The European Central Bank was buying Italian and Spanish government bonds in the markets on Thursday, traders told CNBC.
The ECB started buying bonds from the two governments in early August, having welcomed promises from Spain and Italy to speed up reform.
According to one trader in a brokerage house, the ECB wasn’t all that active in the earlier part of this week. If it had kept at that rate, the central banks’ total purchases this week would not have exceeded 5 billion euros ($6.76 billion), the trader said.
Traders did not elaborate on the size of the ECB’ purchases on Thursday but said they saw “big orders” coming through as the central bank stepped up its buying.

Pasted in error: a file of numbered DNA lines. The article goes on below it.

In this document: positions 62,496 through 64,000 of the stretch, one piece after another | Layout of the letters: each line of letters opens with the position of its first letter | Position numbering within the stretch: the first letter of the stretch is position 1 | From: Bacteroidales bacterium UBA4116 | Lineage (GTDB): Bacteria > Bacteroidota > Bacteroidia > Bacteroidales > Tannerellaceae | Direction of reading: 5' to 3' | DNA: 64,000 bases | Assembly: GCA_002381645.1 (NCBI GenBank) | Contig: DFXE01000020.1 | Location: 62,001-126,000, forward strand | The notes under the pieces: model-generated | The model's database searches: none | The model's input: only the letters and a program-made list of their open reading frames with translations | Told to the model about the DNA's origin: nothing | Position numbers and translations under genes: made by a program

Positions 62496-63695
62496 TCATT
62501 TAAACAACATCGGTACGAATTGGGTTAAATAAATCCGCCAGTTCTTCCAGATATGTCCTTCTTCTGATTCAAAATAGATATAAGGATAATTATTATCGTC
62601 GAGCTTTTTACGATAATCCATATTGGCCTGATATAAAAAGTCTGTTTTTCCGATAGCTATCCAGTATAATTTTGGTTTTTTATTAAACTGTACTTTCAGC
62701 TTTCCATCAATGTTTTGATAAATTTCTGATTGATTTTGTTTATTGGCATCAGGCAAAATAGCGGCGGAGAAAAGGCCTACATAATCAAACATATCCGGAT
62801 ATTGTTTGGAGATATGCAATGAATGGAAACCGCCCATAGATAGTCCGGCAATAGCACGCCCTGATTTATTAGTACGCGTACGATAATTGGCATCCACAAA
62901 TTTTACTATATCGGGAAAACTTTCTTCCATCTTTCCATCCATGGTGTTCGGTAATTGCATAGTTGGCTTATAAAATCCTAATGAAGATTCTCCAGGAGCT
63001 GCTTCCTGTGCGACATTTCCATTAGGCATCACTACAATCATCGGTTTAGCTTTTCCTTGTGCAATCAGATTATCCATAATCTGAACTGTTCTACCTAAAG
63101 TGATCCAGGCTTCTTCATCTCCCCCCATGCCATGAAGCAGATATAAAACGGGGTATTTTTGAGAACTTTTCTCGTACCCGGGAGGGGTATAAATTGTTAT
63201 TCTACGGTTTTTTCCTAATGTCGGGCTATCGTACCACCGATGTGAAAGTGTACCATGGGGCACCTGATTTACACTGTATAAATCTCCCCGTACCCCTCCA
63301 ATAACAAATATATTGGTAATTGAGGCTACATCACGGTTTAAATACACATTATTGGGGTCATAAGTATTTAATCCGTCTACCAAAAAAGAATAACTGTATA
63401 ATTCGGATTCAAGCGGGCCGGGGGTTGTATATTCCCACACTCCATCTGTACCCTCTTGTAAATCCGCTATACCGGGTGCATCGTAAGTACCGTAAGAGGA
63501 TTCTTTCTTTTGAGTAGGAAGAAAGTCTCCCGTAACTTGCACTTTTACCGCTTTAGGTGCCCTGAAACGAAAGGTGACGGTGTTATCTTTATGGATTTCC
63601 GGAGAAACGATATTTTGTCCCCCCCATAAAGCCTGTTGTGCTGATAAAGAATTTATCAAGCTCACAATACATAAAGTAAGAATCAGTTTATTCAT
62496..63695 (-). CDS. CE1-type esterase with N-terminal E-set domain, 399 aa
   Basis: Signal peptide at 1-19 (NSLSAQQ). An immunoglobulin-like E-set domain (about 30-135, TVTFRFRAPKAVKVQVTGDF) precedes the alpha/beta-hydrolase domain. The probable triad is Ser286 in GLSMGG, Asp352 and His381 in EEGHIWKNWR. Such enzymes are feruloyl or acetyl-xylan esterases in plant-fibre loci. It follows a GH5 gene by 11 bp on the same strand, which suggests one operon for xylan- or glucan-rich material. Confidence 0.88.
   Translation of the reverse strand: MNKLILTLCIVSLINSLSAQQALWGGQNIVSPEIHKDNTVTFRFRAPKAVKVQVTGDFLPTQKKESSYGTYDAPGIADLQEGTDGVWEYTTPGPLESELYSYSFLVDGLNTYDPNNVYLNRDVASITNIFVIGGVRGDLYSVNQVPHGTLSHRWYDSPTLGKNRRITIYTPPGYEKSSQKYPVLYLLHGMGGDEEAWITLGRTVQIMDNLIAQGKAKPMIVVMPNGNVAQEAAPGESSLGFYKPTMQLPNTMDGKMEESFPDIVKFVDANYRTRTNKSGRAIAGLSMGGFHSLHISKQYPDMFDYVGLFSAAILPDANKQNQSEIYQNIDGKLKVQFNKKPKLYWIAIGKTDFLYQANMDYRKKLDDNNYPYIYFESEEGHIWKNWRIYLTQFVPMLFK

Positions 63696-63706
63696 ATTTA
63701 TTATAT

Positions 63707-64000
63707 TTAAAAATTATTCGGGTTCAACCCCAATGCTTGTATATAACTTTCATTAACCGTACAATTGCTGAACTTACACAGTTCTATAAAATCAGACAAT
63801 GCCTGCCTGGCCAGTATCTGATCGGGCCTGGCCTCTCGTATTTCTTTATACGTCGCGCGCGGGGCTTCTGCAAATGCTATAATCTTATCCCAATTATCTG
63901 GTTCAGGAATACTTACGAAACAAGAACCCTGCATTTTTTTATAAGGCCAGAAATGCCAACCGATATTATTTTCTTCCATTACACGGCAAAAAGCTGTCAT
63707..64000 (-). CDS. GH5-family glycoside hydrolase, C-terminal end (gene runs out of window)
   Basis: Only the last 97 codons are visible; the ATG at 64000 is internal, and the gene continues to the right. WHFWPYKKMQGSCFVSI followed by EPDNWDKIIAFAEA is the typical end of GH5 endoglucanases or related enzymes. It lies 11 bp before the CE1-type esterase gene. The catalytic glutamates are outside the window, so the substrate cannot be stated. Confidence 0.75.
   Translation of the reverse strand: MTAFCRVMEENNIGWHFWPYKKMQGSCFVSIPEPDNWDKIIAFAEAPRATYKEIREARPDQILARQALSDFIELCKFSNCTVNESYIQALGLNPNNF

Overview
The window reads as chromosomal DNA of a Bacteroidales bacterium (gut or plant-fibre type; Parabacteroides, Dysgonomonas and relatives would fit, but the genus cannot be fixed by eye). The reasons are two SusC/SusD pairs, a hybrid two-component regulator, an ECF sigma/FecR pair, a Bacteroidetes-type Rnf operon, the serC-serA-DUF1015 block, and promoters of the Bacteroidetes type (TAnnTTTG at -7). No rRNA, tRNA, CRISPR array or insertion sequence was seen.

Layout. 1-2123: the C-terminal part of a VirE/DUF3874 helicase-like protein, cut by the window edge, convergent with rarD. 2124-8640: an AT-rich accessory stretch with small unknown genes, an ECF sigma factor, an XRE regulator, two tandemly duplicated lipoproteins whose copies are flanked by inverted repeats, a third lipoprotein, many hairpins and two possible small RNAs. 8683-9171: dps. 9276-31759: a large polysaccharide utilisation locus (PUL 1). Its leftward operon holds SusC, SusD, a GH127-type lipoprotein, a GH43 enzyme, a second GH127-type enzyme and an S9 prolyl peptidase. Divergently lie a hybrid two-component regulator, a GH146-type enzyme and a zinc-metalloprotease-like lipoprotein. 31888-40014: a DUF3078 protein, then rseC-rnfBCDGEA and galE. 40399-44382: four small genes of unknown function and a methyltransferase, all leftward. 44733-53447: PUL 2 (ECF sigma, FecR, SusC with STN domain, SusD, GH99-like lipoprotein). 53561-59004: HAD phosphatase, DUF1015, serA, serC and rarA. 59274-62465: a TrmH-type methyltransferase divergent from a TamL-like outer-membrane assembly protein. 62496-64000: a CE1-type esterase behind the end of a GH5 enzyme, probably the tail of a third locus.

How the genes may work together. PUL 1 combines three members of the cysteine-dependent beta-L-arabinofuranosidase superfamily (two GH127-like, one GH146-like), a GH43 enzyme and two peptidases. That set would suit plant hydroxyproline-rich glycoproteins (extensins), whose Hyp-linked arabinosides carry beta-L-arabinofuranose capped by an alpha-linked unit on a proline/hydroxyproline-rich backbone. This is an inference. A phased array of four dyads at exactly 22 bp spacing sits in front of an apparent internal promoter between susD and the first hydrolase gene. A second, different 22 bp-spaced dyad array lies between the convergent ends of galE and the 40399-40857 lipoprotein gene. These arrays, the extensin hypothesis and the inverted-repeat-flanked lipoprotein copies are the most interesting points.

In early August, the ECB said “it will actively implement its Securities Markets Programme. This programme has been designed to help restoring a better transmission of our monetary policy decisions—taking account of dysfunctional market segments—and therefore to ensure price stability in the euro area.”
European stocks were hit Thursday morning by disappointment over the Federal Reserve’ gloomy outlook for the global economy and by lingering fears over the euro zone debt crisis.
The euro also fell after the Fed’ announcement.
According to Reuters, the spread between Italian and German 10-year yields narrowed to 407 basis points from 413 basis points earlier. The spread hit a lifetime high of 416 basis points in August before the ECB begun its purchases.